Electromagnetic induction works with an electromagnetic field generated by coil or antenna in the charging device. Electromagnetic energy is generated thereof and subsequently received by coil or antenna in the charged device. Electricity transformed from the electromagnetic energy is stored in battery within charged device. Such technology has been applied to power charge toothbrush. Soon in the future it will be used to charge mobile phone, PDA and many other small portable gadgets.

Radio frequency carries and transmits information. Theoretically, electricity can be transmitted by radio frequency from one device to another by frequency modulation. This technology has not been commercially used because of low efficiency.

Up to date we have not seen electromagnetic energy applied to power charge identification device without physical contact with charging device. By doing so, identification device will be able to certify user identity instantly and flawlessly with a considerably prolonged lifetime, consequently reducing replacement cost while enhancing data and information integrity.

It is therefore attempted by the applicant to solve above-mentioned problems encountered in prior arts.

SUMMARY OF THE INVENTION

In accordance with one aspect of the present invention, an identification device is provided. The identification device comprises a power supply for providing an electricity; a control unit for controlling a signal; a current and voltage partition circuit electrically connected to the power supply and the control unit for controlling a transmission of the electricity; and an electromagnetic inductive element electrically connected to the current and voltage partition circuit for producing an electromagnetic inductive signal having an electromagnetic inductive frequency. The identification device is charged by a charging device when an electromagnetic induction is generated between the identification device and the charging device.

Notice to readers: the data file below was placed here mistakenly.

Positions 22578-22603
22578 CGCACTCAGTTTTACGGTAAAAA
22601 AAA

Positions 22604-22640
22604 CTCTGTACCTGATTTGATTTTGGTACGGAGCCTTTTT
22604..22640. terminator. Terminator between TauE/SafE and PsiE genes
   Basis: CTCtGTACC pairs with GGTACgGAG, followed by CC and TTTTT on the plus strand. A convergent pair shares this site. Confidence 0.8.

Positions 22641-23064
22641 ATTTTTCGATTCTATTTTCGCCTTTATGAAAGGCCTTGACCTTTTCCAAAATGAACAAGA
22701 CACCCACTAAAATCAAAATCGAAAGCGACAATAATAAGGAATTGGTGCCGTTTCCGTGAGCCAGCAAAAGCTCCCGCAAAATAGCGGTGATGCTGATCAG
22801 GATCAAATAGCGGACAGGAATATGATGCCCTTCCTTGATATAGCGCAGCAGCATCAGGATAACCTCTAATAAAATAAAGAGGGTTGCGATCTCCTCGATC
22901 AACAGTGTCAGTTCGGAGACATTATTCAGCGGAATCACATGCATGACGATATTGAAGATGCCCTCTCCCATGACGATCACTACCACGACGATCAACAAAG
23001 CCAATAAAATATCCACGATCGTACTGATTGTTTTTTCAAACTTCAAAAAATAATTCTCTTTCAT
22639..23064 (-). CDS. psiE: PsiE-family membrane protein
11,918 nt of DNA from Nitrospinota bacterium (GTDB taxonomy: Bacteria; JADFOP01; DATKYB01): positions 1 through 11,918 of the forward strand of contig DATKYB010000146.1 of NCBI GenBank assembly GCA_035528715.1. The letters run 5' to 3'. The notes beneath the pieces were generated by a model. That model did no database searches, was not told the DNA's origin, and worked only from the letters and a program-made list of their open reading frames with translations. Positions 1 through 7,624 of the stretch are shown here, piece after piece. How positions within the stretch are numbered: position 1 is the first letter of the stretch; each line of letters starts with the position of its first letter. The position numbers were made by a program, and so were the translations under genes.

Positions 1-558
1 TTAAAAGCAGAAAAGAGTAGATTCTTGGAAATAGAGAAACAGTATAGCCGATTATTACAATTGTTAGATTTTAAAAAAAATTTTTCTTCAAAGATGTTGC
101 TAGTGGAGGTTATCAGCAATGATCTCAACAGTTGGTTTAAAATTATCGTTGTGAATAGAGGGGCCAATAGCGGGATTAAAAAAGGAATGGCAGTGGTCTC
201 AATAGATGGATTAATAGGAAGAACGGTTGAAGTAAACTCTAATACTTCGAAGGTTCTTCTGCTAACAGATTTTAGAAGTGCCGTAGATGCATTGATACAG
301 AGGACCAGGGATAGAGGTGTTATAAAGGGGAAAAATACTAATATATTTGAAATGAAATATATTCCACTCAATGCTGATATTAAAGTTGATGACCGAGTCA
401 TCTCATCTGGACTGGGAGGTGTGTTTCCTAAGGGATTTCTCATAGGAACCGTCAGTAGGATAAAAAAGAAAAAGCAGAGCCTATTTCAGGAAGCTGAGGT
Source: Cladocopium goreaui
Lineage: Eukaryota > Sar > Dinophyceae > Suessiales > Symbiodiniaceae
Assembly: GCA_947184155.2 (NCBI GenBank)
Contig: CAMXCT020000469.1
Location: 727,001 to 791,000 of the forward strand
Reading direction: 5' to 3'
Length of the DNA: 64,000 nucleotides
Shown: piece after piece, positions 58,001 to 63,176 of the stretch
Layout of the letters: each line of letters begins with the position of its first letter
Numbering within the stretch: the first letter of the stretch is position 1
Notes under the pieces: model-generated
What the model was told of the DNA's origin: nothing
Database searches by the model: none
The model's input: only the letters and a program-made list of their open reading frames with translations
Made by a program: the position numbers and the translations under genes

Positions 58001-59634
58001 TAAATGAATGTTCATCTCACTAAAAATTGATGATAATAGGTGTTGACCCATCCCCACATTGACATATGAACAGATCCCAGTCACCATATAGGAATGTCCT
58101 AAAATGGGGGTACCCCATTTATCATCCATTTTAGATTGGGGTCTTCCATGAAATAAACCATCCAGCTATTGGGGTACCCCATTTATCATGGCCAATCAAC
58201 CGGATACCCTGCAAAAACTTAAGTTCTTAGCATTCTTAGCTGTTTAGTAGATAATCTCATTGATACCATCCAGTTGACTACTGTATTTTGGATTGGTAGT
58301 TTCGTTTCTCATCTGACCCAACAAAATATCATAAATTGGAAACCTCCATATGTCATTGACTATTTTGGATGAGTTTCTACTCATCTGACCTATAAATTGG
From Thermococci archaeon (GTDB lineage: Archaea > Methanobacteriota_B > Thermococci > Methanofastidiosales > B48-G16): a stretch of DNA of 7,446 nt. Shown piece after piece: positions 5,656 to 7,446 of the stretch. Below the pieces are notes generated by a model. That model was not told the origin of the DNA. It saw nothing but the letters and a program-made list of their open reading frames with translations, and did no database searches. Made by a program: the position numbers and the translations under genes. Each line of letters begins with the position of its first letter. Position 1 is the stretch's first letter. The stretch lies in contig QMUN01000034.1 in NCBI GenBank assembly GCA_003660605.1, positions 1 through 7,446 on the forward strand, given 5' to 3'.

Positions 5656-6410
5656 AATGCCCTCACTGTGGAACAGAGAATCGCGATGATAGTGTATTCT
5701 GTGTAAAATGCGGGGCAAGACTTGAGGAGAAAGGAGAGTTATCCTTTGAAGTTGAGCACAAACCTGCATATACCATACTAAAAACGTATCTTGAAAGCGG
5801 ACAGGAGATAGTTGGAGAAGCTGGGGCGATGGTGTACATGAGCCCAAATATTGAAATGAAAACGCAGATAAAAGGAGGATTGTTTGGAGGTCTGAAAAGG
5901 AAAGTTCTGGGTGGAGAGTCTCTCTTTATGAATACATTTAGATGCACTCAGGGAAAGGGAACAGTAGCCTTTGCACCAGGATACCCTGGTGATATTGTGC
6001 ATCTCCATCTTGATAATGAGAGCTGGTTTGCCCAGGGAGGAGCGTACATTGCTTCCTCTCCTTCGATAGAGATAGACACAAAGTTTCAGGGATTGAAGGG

Preferably, the power supply is a battery.

Preferably, the battery is a rechargeable lithium-ion battery.

Preferably, the current and voltage partition circuit is further electrically connected to the power supply through a protection circuit.

Preferably, the electromagnetic inductive element is one of an electromagnetic inductive coil and a radio frequency device.